>> as already destroyed we get the semantic checking that moved-from
>> object cannot be used anymore.
>> Operator reloc can be called on any type that is move-constructible,
>> it is just that for types marked as relocatable such an operation can
>> be better optimized.
>> MyClass newObject = reloc other;
>> // now other cannot be referenced any more
>> Since we do not introduce new types of references, or new types of
>> member functions, we can gradually migrate code from calling std::move
>> to using reloc operator (while preserving ABI and API compatibility).
>> This will also allow to finally have a optimal construction for types
>> with user-defined constructors:
>> struct Person
>> {
>> Person(std::string firstName, lastName)
>> : firstName(reloc firstName)
>> , lastName(reloc lastName)
>> {}
>> std::string firstName, lastName;
>> };
>> Person p1("John", "Doe"); // no temporaries, no move constructors
>> Person p2(p1.firstName, p2.lastName); // one copy, no temporaries, no
>> move constructors
>> Regards,
>> Maciej
>> wt., 1 lut 2022 o 11:04 Gašper Ažman via Std-Proposals
>> <std-proposals_at_[hidden]> napisał(a):
>> >
>> > Hi Sebastien,
>> >
>> > you sure made a pretty long write-up! What I'm missing on the first
>> skim-through is a thorough review of the currently published papers in the
>> space and answers to the previously surfaced objections.
>> >
>> > Some of the papers in this space:
>> > http://www.open-std.org/jtc1/sc22/wg21/docs/papers/2020/p1144r5.html
>> > http://www.open-std.org/jtc1/sc22/wg21/docs/papers/2014/n4158.pdf
>> > http://www.open-std.org/jtc1/sc22/wg21/docs/papers/2020/p1029r3.pdf
>> > http://open-std.org/JTC1/SC22/WG21/docs/papers/2016/p0023r0.pdf
>> >
>> > I also couldn't find any way that your proposal handles maybe-destroy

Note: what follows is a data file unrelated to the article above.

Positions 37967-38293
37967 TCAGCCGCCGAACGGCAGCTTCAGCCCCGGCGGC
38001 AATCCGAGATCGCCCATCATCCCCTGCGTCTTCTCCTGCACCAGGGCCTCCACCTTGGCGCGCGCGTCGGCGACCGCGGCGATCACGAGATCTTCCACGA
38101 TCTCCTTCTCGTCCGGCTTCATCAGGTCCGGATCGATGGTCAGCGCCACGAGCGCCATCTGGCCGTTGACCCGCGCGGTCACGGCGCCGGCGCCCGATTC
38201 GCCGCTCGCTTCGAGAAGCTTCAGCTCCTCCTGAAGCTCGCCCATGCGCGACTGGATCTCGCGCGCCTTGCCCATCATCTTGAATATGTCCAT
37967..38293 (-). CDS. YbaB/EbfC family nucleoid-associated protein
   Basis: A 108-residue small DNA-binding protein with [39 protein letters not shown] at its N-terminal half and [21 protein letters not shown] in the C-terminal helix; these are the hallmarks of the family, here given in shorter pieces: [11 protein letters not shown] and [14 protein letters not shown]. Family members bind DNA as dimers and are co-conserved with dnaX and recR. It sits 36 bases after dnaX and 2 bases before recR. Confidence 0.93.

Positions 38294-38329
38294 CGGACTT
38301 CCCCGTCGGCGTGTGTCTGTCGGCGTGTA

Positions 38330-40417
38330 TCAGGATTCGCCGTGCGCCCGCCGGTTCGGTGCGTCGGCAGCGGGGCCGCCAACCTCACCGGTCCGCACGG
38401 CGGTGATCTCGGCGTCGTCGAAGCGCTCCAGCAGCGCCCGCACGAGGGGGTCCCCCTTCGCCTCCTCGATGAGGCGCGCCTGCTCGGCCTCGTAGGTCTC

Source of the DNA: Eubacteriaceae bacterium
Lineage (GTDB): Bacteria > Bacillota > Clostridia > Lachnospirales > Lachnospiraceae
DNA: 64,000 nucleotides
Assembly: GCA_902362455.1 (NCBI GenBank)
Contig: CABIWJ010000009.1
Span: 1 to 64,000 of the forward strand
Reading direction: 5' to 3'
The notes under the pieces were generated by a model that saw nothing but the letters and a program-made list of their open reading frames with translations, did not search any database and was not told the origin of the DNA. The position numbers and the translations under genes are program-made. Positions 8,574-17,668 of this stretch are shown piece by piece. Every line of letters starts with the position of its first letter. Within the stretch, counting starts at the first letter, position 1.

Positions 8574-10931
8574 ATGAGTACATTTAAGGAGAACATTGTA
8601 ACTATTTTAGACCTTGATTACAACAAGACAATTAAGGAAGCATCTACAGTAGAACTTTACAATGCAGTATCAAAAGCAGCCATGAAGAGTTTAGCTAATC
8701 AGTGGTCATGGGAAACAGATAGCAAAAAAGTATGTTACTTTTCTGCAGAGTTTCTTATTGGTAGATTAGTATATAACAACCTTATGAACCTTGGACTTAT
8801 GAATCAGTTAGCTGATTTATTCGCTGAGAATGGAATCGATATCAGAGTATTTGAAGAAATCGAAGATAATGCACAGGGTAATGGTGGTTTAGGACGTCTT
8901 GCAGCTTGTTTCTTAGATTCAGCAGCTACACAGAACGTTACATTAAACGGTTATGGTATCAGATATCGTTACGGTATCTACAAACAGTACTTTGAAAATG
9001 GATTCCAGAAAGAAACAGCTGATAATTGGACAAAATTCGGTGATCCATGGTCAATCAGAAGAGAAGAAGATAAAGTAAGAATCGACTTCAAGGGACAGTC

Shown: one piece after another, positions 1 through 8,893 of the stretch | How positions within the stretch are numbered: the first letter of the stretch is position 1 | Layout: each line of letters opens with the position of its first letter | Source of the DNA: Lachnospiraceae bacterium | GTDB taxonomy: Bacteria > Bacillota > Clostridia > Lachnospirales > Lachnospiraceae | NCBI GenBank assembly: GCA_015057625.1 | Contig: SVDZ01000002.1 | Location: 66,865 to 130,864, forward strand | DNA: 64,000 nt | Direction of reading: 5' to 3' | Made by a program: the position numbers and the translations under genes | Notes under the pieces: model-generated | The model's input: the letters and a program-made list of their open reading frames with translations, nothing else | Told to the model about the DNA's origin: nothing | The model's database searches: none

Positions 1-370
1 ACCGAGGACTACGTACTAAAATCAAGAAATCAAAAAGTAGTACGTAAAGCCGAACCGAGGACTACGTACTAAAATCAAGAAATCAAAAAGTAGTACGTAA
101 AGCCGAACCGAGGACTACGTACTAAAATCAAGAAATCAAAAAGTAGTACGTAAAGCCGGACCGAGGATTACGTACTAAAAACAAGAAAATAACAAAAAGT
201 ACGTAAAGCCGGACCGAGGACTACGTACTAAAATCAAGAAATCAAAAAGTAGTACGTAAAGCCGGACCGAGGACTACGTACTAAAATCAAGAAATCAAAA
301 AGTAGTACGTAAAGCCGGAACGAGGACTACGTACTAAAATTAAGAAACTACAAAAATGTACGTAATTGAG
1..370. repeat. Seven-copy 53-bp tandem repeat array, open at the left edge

>> references. For instance, how do you handle
>> >
>> > bool maybe_destroy(T& x) {
>> > if (rand() % 2) { T(static_cast<T~>(x)); return true; }
>> > return false;
>> > }
>> >
>> > The compiler will still emit the destructor call for x in the caller of
>> maybe_destroy - there's nothing in the interface that communicates whether
>> an object has been destroyed or not, *to the compiler*. Being able to
>> handle this case has been the major stumbling block for pretty much every
>> proposal in this space.
>> >
>> > G
>> >
>> > On Tue, Feb 1, 2022 at 9:26 AM Sébastien Bini via Std-Proposals <
>> std-proposals_at_[hidden]> wrote:
>> >>
>> >> Hello everyone,
>> >>
>> >> I've worked on a proposal in the last months to introduce relocation
>> (a destructive move) in C++. I wrote the proposal (you will find it
>> enclosed with this email) but it's quite large so I'll write a small
>> overview here.
>> >>
>> >> Relocation allows to "move" one object into another one. It is similar
>> to move constructors, except that relocation guarantees that moved objects
>> are destructed right after and cannot be reused.
>> >>
>> >> This proposal is motivated by:
>> >> - the confusing and often not properly implemented "moved-from" state,
>> introduced by move constructor.
>> >> - relocation is simpler to implement than move semantics as the
>> relocated object can be left in a dirty invalid state.
>> >> - const variables cannot be moved with C++ move semantics. But they
>> can "relocated" with this proposal.
>> >>
>> >> This introduces three main additions to the language: